Dandelions are perennial, growing from a long, thin skinned taproot that can be up to 24" long and difficult to dig up in one piece. Robert likes to roast the taproots in the oven until very dark and dry, filling the house with aromas of coffee and dark chocolate, before grinding the roasted roots into a bitter coffee-substitute. 



In the early spring, we dig the taproots and collect them with the newly emerged greens still attached. We cut off the greens, but leave about an inch or less of the juicy midribs attached to the tops of the trimmed taproots. Once that section of the dandelion is soaked in some cold water, it "blooms" open, and with the light purple color on the lower midribs, they can look like an underwater creature, earning them the nickname "land squid". They then can be boiled or roasted as a wonderful vegetable to be used in recipes or as a side dish.


This recipe uses the yellow ray florets of the flower, removing most of the green bracts as possible by pinching and twisting the flower head. This process should be done soon after picking the flowers, or they will close up! We also use the sweet, yellow flowers in a honey-challah bread, in a wonderful jelly, while brewing herbal beers, and in peasant wines. We also prefer to use a scale and weigh the ingredients to make a consistent product.





 Dandelion Flower Pasta                 makes about 4 servings, one pound of pasta

US measurements:
10.6 oz. semolina flour
1/2 tsp. salt
0.7 oz dandelion flowers
2 Tbsp oil
1/2 c. water 

International measurements:
300 g semolina flour
3 g salt
20 g dandelion flowers
20 g oil
120 g water

1. In a bowl, combine the semolina flour with the salt.
2. In a high speed blender, combine the dandelion flowers, oil and water, and blend until smooth and no pieces remain. Pour into the semolina flour, and mix until a dough forms.
3. Knead the dough for 5 minutes, allow it to rest for 5 minutes, then knead it further for 5 minutes.
4. Wrap the dough in plastic or cover with a damp towel, and allow it to rest at least 30 minutes. It can be refrigerated for a day or so if tightly wrapped.
5. Cut the dough ball into quarters, and use a pasta roller to roll it out into flat sheets, starting at level 1 and rolling it down to level 5 thickness, re-folding and rolling it again if it is falling apart. The more you work it, the smoother it becomes. We like the fettuccine size cut for this firm dough. 
6. Dry the pasta and store, or cook in plenty of salted, boiling water, about 2-3 minutes, until al dente. Toss with butter or a sauce, and serve.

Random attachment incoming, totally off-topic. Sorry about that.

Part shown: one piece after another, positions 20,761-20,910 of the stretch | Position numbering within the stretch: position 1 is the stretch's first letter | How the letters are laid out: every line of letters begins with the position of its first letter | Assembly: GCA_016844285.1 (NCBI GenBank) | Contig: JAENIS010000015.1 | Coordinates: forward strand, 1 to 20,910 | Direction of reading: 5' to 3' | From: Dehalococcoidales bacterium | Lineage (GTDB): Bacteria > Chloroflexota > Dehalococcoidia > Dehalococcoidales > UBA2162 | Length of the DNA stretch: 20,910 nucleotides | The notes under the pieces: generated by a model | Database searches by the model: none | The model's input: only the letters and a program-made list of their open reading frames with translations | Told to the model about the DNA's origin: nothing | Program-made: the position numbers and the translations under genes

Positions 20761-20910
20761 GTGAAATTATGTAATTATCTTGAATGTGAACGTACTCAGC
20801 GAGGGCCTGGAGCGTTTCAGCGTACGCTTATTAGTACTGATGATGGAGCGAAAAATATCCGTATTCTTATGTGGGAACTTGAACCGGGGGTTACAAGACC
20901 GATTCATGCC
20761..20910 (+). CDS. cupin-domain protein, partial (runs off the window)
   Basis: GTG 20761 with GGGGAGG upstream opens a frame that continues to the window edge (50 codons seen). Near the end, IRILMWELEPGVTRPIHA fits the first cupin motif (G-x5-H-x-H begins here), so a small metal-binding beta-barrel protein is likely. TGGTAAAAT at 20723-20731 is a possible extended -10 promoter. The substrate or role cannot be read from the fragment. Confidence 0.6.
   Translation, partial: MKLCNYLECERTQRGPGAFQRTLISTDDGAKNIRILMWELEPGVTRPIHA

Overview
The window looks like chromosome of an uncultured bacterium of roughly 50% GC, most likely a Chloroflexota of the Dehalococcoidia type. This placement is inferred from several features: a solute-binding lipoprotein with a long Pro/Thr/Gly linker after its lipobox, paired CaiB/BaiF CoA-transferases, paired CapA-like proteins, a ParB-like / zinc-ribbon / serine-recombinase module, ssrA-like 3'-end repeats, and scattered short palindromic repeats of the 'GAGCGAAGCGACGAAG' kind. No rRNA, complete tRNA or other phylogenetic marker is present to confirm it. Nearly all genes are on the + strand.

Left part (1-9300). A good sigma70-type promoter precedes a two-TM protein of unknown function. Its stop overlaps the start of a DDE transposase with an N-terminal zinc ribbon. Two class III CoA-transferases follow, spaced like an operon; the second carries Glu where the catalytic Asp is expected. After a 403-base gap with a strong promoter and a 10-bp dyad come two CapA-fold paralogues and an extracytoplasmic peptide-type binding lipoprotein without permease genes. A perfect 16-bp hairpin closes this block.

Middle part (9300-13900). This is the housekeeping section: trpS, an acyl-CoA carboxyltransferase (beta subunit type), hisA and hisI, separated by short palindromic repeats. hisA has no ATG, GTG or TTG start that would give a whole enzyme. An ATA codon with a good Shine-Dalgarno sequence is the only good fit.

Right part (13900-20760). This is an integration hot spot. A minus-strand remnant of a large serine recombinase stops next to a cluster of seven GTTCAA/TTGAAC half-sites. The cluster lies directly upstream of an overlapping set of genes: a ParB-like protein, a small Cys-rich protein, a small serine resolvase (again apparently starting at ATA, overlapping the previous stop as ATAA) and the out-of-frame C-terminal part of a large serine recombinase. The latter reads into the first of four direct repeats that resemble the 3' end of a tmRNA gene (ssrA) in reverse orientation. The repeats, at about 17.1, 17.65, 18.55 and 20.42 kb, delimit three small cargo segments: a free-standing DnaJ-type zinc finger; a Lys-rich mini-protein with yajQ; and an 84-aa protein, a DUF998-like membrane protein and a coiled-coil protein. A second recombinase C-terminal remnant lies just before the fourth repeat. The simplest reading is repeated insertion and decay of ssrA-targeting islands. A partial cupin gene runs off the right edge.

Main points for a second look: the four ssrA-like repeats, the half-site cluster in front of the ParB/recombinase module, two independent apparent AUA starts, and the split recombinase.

Wednesday, April 27, 2016

Adventures in Edible Plant Foraging: Finding, Identifying, Harvesting, and Preparing Native and Invasive Wild Plants


Many exciting things happening this spring! Our book has been published, and is available on Amazon or at one of the many appearances, classes, or walks we have scheduled for the upcoming months. We live in southeastern Connecticut, but most of the plants in the book grow across the temperate United States, and we tried to focus on the 50 safest, best tasting (no boiling in 3 changes of water here!) wild plants. The book also includes 20 of our own original recipes, and lots of color photographs, along with a bit of background story about our family's adventures while foraging over the past 10 years.

http://www.amazon.com/Adventures-Edible-Plant-Foraging-Identifying/dp/1634504070/ref=sr_1_1?ie=UTF8&qid=1453818753&sr=8-1&keywords=9781634504072


One of the newest books to which that we contributed is Vin Sparano's newest edition of Complete Guide to Camping and Wilderness Survival, where we contributed the section on edible plants and fungi. 

http://www.amazon.com/Complete-Guide-Camping-Wilderness-Survival/dp/0789331195/ref=sr_1_1?s=books&ie=UTF8&qid=1461791819&sr=1-1&keywords=vin+sparano

These two, newly published works join the other publications to which we have contributed either photos, text, or recipes. The March/April issue of Yankee Magazine features us foraging together as a family in it's First Light section. Robert has even had some of his photos of the glowing jack-o-lantern mushroom published in a science journal in his home country of Hungary.